Sunday, March 12, 2017

Forever Changed: the SMWS Japan Branch Changes Hands

Post by Stefan Van Eycken, Tokyo

From April 1st – and this is not a premature April’s Fool joke, unfortunately – the Japanese branch of the Scotch Malt Whisky Society (SMWS) will be run by a new company. On that day, 16 years of nurturing by the incomparable Whisk-e team will come to an end. If this seems like “just one of those things”, a simple changing of the guard, we can you assure you it’s not. It will not only have an impact on the SMWS members in Japan but also affect lovers of quality Japanese whisky around the world, which is the main reason why we’re mentioning this here, as much as we hate to be the bearers of bad news.
As most of you will know, the Scotch Malt Whisky Society was founded in 1983 in Edinburgh by Philip (Pip) Hills and a group of friends keen to share their love for single cask whiskies. In 2004, the Society was purchased by Glenmorangie. Contrary to expectations at the time, they didn’t meddle with the ethos of the Society. In March 2015, Glenmorangie sold the Society to a small group of private investors. For the first year and a half, little seemed to be changing “on the ground”, but recent developments indicate a change of strategy and a reinterpretation of the ethos behind the Society.

The Society is a membership organization with branches all over the world. In recent months, many members expressed their surprise at the fact that SMWS bottlings are now available in e.g. certain Duty Free shops in East Asia… available meaning: to anyone and everyone. Needless to say, this rubbed paying members the wrong way.

A more recent development is the makeover of the bottle and label design. Aside from the highlighting of the age, the new design introduces 12 colour codes (on the caps and label), corresponding to “one of the Society’s flavour camps”. Examples are: Young & Sprightly, Old & Dignified, Heavily Peated and so on. Whilst this is supposedly meant to spotlight flavour, this pigeonholing seems to fly in the face of the irreducible multitude and plurality of flavours in any given bottling and the individuality of each bottling, which is what most Society members I know (both in Japan, in Scotland and elsewhere in the world) love about the bottlings. It may seem like splitting hairs – after all, you could say: just ignore the colours – but it is indicative… indicative of a move towards a more easily and more widely marketable product, in the interest of boosting (overseas) sales.

The move by the new owners of the SMWS to try and establish their own company in the different international markets is another indication that the vision and ethos is changing. In Japan, this new company will be called “SMWS Japan KK”. It also means the end of an era, as said above: the end of 16 years during which the Whisk-e team built up the Japan branch of the Society, not only in terms of membership and buzz in the whisky world here, but also – and this is significant – in terms of having played a crucial role in adding no fewer than 10 Japanese codes to the Society’s roster of distilleries: 116 (Yoichi), 119 (Yamazaki), 120 (Hakushu), 124 (Miyagikyo), 130 (Chichibu), 131 (Hanyu), 132 (Karuizawa), G11 (Nikka Coffey Grain), G12 (Nikka Coffey Malt) and G13 (Chita).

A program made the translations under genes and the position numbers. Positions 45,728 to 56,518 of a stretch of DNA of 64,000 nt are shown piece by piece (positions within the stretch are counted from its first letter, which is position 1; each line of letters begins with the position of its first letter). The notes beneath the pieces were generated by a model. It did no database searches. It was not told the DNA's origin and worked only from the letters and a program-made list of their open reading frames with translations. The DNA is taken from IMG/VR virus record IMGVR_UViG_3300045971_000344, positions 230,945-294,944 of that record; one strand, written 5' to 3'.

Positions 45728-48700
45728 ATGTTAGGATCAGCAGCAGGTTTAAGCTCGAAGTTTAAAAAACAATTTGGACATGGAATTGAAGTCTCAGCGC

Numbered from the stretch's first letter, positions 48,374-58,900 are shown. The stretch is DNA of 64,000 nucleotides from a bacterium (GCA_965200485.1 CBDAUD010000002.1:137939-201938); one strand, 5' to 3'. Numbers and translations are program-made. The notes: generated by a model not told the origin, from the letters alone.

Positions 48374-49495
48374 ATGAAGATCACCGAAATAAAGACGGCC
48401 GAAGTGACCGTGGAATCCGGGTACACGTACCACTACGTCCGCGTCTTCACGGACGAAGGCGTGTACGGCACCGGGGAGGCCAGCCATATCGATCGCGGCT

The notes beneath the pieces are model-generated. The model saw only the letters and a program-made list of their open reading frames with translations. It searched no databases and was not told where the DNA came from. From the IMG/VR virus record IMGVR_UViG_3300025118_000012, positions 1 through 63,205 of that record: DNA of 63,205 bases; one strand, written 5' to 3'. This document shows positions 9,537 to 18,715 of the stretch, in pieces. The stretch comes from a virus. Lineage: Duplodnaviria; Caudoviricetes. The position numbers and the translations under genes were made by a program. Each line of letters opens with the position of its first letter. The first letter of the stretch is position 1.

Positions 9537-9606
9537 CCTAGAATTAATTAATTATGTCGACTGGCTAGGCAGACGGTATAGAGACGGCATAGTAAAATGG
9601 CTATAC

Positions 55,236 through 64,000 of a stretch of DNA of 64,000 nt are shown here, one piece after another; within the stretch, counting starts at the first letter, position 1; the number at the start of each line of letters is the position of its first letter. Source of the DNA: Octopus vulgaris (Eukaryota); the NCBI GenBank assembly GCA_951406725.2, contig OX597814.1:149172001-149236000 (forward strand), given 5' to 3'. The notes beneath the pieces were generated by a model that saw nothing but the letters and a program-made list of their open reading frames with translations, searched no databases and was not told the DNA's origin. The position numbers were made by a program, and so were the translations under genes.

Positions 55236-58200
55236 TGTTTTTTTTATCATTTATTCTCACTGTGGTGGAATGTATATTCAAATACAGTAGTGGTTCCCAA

This was possible because of the close ties that the staff at Whisk-e have cultivated with the Japanese whisky community, built up over years of running Whisky Magazine Japan, Whisky Live Tokyo, the Tokyo International Bar Show, the World Whiskies Awards and so on. Getting a distillery added to the roster of the Society is one thing, but then getting bottlings organized is a whole ’nother story. It’s not just logistically hard (seeing as cask samples have to be approved by the panel in Scotland and, then, when approved, the liquid has to be sent to Scotland for bottling there) but at a time when Suntory and Nikka are no longer doing single cask bottlings themselves prying a cask or two out of their hands for bottling by someone else is a truly herculean undertaking. Getting some Hanyu and Karuizawa bottled for the SMWS was hard but doable because of the close connection between Whisk-e and Number One Drinks. The most incredible thing about Whisk-e’s unrelenting efforts to get a few jewels from the Japanese producers for the SMWS – and people who have tried the bottlings will agree they were liquid gold, without exception – is that they weren’t doing it for the money. Indeed, the 6 Karuizawa releases, to spotlight just one set, could have all been sold for much, much more money through different channels.

We had written in publications left and right about how the only way to get hold of single cask Japanese whisky for the foreseeable future was through the SMWS. Now, with Whisk-e elbowed out of the picture, that possibility has vanished into thin air, too. I’d love to be proved wrong, but I doubt that we will see any Japanese whiskies in emerald green bottles for years to come.

To end on a more positive note: speaking on behalf of the Nonjatta community, I’d like to thank the team at Whisk-e for their efforts in getting all those superb Japanese whiskies out to various corners of the world though the SMWS. I’m sure that anyone who has ever had the pleasure of tasting one of the drams they had a hand in getting bottled for the Society would be happy to join me in applauding and thanking them for their dedication and vision.

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